Death to the Afterlife tells the story of Kaia (Lowri Mathias), a teenaged girl who has just left school and is unsure on what to do next. After taking Cycloexidone, she is transported to the afterlife, where she hopes to meet her mum. On the way, Kaia meets other characters who are reflecting on their old lives. It is a curious story with relatable elements, and combines both the natural and supernatural.
The performance relies heavily on tech to achieve its psychedelic impact, and this is certainly pulled off well. The blue light focussed on Lowri Mathias at the beginning of the performance is noticeable due to its intensity, and supports the eerie feel. The multi-coloured lights to portray the afterlife are also effective in achieving this. However, the room should be better lit at the beginning and end of the performance, so that people of disability can more easily navigate.
Like the lighting, Wrong Tree Theatre’s employment of sound enhances the performance. It is impressive how the production team can convincingly combine daily sounds, such as the traffic, with supernatural voices experienced later in the performance.
Although a little shaky in places, the projection of various psychedelic shapes is helpful as an indicator of Kaia’s location. The pulsating back circle towards the end of the performance is strongest in reflecting this vibe. It could be used more consistently in every scene, however. The Cycloexidone advert is so realistic, that it is funny: it deservedly earns many laughs from the audience.
There are only four actors who play many characters very smoothly. They are both strong in their group choreography – especially in the afterlife – and individually. Lowri Mathias is brilliantly expressive, which adds a convincing element to the supernatural play. She also lessens any potentially cheesy lines through her deliberate hesitations. Carlotta Meyer is realistic as Kaia’s friend, and amusing in her role as a ‘mad scientist.’ In fact, she is especially entertaining in this role as a stereotypical, obsessive professor.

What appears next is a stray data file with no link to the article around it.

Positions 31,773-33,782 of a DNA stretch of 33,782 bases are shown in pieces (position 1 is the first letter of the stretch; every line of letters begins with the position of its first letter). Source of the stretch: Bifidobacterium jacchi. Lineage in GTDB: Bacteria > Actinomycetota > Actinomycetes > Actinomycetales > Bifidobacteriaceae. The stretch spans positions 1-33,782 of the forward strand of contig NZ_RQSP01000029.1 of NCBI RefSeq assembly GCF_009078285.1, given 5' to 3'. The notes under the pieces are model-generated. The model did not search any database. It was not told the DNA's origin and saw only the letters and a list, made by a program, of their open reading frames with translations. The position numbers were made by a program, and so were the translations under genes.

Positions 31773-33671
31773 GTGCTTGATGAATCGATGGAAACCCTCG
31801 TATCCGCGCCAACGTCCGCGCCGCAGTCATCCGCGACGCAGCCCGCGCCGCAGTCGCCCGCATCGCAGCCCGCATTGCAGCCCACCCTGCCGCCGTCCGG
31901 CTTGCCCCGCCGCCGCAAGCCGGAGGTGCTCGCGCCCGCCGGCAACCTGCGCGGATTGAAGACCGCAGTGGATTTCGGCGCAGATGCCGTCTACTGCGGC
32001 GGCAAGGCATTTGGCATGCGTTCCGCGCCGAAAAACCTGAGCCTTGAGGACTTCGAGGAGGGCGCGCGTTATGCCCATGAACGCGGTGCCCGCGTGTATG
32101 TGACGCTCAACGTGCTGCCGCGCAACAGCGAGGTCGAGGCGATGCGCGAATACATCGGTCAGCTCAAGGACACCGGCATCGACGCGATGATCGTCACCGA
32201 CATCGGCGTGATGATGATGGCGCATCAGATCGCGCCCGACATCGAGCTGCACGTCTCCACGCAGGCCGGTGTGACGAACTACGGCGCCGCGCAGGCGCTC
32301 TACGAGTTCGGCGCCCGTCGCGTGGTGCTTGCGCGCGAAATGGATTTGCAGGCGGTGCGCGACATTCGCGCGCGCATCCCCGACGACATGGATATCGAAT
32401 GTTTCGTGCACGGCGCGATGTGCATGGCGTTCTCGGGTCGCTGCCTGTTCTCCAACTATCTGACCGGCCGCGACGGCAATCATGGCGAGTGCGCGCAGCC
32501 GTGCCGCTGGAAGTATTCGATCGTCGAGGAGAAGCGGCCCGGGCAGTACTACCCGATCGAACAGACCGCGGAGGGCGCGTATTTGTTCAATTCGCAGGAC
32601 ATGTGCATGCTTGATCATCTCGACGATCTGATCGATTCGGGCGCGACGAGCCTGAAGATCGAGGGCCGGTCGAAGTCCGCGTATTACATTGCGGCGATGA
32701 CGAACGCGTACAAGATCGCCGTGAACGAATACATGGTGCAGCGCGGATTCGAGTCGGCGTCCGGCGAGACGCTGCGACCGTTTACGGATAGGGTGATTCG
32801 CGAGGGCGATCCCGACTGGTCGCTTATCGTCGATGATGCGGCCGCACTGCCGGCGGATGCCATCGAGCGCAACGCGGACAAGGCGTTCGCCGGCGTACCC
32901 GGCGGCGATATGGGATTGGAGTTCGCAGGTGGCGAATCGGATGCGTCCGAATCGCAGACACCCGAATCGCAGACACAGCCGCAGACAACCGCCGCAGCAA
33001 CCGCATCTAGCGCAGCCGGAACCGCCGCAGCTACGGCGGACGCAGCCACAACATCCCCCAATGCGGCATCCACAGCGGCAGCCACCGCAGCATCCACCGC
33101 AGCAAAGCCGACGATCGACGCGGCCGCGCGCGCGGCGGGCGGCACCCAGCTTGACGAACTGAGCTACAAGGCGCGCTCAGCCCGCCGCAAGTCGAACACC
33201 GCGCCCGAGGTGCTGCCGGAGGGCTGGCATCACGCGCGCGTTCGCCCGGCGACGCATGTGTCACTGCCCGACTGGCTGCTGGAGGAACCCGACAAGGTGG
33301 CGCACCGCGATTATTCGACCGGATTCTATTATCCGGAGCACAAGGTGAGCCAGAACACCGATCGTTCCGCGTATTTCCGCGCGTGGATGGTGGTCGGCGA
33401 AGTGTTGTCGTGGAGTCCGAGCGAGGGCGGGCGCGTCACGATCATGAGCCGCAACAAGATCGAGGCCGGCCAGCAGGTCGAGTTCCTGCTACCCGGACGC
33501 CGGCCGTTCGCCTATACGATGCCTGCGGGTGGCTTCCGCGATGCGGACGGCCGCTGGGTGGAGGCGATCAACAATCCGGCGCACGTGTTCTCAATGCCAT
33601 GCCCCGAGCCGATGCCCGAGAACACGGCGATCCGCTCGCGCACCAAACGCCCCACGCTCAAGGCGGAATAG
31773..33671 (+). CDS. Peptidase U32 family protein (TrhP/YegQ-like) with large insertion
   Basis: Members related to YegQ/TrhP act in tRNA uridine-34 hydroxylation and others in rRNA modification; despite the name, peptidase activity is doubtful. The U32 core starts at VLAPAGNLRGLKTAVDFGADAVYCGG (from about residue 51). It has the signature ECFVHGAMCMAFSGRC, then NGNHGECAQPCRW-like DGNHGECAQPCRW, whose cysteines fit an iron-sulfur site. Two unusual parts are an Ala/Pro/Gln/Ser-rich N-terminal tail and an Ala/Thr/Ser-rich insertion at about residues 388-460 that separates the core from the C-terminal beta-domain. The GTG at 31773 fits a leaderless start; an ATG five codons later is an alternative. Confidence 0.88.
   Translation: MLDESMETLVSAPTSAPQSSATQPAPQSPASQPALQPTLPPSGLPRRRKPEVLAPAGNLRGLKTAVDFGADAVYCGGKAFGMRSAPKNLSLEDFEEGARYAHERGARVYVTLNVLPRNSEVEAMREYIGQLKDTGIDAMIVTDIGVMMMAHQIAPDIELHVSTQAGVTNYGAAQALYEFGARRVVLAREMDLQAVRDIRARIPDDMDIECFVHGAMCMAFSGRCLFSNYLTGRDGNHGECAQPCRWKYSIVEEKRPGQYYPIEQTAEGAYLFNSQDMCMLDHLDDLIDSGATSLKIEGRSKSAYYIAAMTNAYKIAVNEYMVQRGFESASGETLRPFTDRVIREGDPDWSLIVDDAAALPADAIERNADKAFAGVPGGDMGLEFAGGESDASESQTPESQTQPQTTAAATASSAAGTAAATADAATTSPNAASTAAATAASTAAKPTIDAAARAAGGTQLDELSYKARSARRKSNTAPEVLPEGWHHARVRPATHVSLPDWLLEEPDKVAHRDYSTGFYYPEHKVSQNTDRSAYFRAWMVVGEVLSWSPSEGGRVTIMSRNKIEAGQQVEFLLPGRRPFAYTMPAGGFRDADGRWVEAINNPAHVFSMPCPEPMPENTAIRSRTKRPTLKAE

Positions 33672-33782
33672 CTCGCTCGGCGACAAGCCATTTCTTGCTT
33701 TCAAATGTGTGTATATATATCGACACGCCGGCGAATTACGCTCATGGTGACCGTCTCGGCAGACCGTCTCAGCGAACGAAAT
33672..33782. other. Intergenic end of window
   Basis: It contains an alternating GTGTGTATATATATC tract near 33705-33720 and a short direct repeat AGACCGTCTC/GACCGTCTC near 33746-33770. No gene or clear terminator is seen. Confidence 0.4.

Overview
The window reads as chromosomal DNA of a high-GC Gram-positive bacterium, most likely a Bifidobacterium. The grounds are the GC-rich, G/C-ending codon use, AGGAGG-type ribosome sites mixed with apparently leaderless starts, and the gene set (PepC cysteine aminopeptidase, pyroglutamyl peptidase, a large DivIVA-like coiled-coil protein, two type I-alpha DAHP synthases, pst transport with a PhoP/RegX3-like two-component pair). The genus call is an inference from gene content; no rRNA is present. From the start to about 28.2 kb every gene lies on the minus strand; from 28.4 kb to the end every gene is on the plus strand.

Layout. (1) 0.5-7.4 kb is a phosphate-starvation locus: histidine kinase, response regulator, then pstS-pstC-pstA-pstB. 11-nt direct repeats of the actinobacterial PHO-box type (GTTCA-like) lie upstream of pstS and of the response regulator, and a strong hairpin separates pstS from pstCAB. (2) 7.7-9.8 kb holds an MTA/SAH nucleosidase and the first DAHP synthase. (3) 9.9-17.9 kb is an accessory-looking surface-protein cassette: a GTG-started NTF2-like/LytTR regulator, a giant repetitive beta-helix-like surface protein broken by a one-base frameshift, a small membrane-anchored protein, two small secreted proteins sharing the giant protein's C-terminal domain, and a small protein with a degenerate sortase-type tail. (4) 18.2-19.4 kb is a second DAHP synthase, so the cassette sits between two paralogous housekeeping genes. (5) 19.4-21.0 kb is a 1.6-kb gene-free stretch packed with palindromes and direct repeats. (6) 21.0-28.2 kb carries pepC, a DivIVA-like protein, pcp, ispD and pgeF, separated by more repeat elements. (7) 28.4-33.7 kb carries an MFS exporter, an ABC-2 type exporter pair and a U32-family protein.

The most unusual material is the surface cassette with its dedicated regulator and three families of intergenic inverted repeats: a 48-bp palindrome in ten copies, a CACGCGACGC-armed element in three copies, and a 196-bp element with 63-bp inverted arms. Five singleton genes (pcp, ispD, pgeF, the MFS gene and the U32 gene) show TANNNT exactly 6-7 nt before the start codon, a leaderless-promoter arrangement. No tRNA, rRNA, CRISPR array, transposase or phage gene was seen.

As a devised piece, the storyline verges on a little generic, but the tech and characterization ensure that the storyline does not seem overdone. The parodic TV interview is another comedic moment, and is supported by Tom Salter’s stick-on moustache. There are a few funny quips too, especially about the nightclub. These remind the audience of the relevance and part-normality of Kaia’s ordinary life with our own experiences.
The plot explores many themes in the space of an hour, but I think some parts could be developed further. For example, Kaia’s dad is mentioned lots by other characters, but the audience don’t learn much about him – more development of this could enhance the emotional aspect of Kaia’s search for her mum. Likewise, Kaia sets out to find her mum in the afterlife, but more emphasis is put on the other characters in the afterlife. I understand if this is a deliberate choice, but I believe that it hinders the plot’s development a little.
Death to the Afterlife is an eerie performance, with many strong aspects. Although the storyline could be developed a little, the acting and use of tech make up for any gaps. I would recommend the production if you’re looking for a psychedelic way to spend an hour.
Death to the Afterlife is on 16th-17th March at 8pm in The Birley Room Hatfield.